Tony Ganzer is feeling accomplished —celebratory even— that the “baguette disaster” of 2006 is far behind him. “I was embarrassed. I had worked at a bakery for three or four months after college and I was really proud that I had picked up a craft,” he said. “I probably killed the yeast.”
A well-traveled journalist, a string of professional opportunities abroad made it difficult for Tony to nurture his craft, but each place he lived and worked rekindled his interest in baking. “I’ve been very fortunate to have worked extensively in Europe over the years, exposing me to cultures that champion breads,” he said.
In Germany, Tony ate Vollkornbrot, a dense, chewy whole grain bread, and Roggenbrot, a dark rye sourdough. While covering post-revolutionary Egypt, he ate Fino bread (a French-style roll) for breakfast most mornings. “As a journalist, I try to find the context to where I’m working and living, and sometimes bread helps tell that story,” he said.
Now as the afternoon host of “All Things Considered” on public radio station WCPN-FM, Tony has managed to get back to his baking and has picked up his quest for a better baguette. Now, he shares the hard-fought lessons of his baking practice on his website, The Baking Journalist, where he merges breadmaking instruction with interesting insights from a career that has taken him around the world.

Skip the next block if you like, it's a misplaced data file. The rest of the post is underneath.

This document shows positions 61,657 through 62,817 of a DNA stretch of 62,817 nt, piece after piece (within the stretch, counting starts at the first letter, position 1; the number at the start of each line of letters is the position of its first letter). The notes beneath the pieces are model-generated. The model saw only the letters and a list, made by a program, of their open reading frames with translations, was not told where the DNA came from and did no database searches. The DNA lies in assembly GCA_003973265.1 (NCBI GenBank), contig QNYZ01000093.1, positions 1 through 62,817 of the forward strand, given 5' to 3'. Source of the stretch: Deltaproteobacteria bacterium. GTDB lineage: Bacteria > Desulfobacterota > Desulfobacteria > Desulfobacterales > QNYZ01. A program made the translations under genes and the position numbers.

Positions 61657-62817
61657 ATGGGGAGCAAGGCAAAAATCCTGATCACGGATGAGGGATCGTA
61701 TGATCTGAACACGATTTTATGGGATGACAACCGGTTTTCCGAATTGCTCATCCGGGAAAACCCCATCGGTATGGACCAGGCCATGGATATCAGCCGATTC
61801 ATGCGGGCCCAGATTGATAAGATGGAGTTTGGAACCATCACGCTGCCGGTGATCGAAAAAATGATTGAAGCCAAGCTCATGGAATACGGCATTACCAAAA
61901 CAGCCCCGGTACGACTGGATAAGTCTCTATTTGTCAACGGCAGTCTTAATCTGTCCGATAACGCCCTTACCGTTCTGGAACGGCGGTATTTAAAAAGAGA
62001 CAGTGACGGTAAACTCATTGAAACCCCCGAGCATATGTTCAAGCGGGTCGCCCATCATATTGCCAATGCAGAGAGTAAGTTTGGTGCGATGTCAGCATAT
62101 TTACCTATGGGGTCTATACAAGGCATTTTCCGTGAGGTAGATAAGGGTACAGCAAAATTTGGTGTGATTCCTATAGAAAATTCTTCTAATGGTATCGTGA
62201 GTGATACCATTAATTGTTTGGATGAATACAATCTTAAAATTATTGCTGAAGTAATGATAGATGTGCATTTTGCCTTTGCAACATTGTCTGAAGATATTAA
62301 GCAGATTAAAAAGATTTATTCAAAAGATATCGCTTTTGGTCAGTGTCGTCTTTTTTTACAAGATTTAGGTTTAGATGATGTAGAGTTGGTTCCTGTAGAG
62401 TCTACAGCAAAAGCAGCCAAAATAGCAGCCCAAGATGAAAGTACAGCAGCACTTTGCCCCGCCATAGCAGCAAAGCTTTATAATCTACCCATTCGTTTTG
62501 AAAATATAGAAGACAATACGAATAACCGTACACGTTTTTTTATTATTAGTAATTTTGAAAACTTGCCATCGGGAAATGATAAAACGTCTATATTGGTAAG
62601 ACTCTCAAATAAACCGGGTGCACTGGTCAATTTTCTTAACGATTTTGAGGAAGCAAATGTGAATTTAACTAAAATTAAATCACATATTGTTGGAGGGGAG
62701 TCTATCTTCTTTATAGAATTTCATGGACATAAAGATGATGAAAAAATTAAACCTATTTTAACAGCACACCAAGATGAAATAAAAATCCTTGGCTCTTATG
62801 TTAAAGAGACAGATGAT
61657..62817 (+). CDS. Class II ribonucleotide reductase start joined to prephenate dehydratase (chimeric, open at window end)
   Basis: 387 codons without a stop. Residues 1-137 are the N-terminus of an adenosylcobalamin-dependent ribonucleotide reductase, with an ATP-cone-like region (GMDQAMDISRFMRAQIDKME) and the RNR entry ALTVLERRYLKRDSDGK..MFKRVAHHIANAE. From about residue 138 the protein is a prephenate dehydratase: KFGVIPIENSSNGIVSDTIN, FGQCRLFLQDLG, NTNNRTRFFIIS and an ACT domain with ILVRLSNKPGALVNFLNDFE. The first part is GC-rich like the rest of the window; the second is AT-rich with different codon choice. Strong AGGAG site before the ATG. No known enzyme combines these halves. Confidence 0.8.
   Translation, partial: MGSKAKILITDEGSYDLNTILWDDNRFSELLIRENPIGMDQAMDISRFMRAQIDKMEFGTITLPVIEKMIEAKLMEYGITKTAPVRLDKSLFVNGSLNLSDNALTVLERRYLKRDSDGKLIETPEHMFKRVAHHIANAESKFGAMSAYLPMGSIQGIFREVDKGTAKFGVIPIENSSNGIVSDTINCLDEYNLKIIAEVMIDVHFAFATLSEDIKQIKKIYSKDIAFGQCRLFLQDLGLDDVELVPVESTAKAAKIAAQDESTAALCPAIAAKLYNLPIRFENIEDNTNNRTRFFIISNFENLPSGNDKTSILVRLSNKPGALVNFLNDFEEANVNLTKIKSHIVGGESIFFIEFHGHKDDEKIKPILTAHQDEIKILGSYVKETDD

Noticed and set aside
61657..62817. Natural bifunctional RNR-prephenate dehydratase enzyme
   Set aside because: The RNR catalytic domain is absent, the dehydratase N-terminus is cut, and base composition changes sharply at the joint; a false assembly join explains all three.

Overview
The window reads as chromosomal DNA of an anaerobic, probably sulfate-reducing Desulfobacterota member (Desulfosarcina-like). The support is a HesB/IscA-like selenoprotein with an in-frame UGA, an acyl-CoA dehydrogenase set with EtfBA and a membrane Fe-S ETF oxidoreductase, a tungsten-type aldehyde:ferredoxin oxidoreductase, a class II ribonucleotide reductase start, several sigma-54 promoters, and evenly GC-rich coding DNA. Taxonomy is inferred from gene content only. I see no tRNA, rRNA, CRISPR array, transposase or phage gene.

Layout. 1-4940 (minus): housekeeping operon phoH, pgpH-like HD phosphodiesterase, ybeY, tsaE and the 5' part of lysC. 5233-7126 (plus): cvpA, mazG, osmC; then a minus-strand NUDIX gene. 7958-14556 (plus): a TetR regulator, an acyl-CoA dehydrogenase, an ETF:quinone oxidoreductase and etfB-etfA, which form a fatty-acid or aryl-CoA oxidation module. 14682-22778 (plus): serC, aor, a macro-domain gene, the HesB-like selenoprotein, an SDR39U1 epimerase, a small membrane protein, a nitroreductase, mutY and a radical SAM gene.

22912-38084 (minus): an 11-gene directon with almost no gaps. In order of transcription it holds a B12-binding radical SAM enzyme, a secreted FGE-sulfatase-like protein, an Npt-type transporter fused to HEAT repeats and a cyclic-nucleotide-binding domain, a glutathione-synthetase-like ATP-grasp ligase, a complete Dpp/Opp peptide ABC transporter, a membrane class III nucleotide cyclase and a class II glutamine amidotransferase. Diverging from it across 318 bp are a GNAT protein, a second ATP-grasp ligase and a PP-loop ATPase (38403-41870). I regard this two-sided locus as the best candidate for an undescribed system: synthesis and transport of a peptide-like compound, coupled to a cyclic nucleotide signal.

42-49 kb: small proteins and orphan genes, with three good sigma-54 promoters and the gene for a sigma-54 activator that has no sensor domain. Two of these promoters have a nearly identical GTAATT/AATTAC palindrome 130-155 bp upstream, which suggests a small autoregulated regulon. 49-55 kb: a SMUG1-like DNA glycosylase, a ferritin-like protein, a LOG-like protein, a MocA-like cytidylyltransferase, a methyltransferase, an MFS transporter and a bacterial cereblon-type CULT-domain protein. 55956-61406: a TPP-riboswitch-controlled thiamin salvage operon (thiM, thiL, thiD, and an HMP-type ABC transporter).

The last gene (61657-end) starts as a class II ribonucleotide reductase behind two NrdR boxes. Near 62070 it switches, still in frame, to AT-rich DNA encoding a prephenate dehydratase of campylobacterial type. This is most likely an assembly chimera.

Tony’s compact yet functional workstation is set in a kitchen alcove. Recording himself on an iPhone, he demonstrates step-by- step instructions that are easy to follow. The takeaway being that you don’t need much more than a reliable recipe and some perseverance to master basic breads. Although, it did take him several months to perfect his holy grail—the baguette. Friends in rural France had imparted their influence on him, from whom he “learned to think about baguettes as non-negotiable parts of a proper meal.”
Every week he bakes a few loaves of a hearty wheat and oat sandwich bread that his kids enjoy. “I am very much an amateur baker, but even the little knowledge I have is valuable to my family. I know every ingredient in each loaf. It fills our home with a great smell and warmth, and it connects to our food in a much more hands-on way.” He has mastered a braided Swiss Zopf bread and a peasant-style Rosemary Asiago bread, among others.
Many of the videos combine a recipe with a great story, like the time he had to leave his backpack in a public bathroom at the Egyptian pyramids, or when he encountered Bono at a protest in Dublin.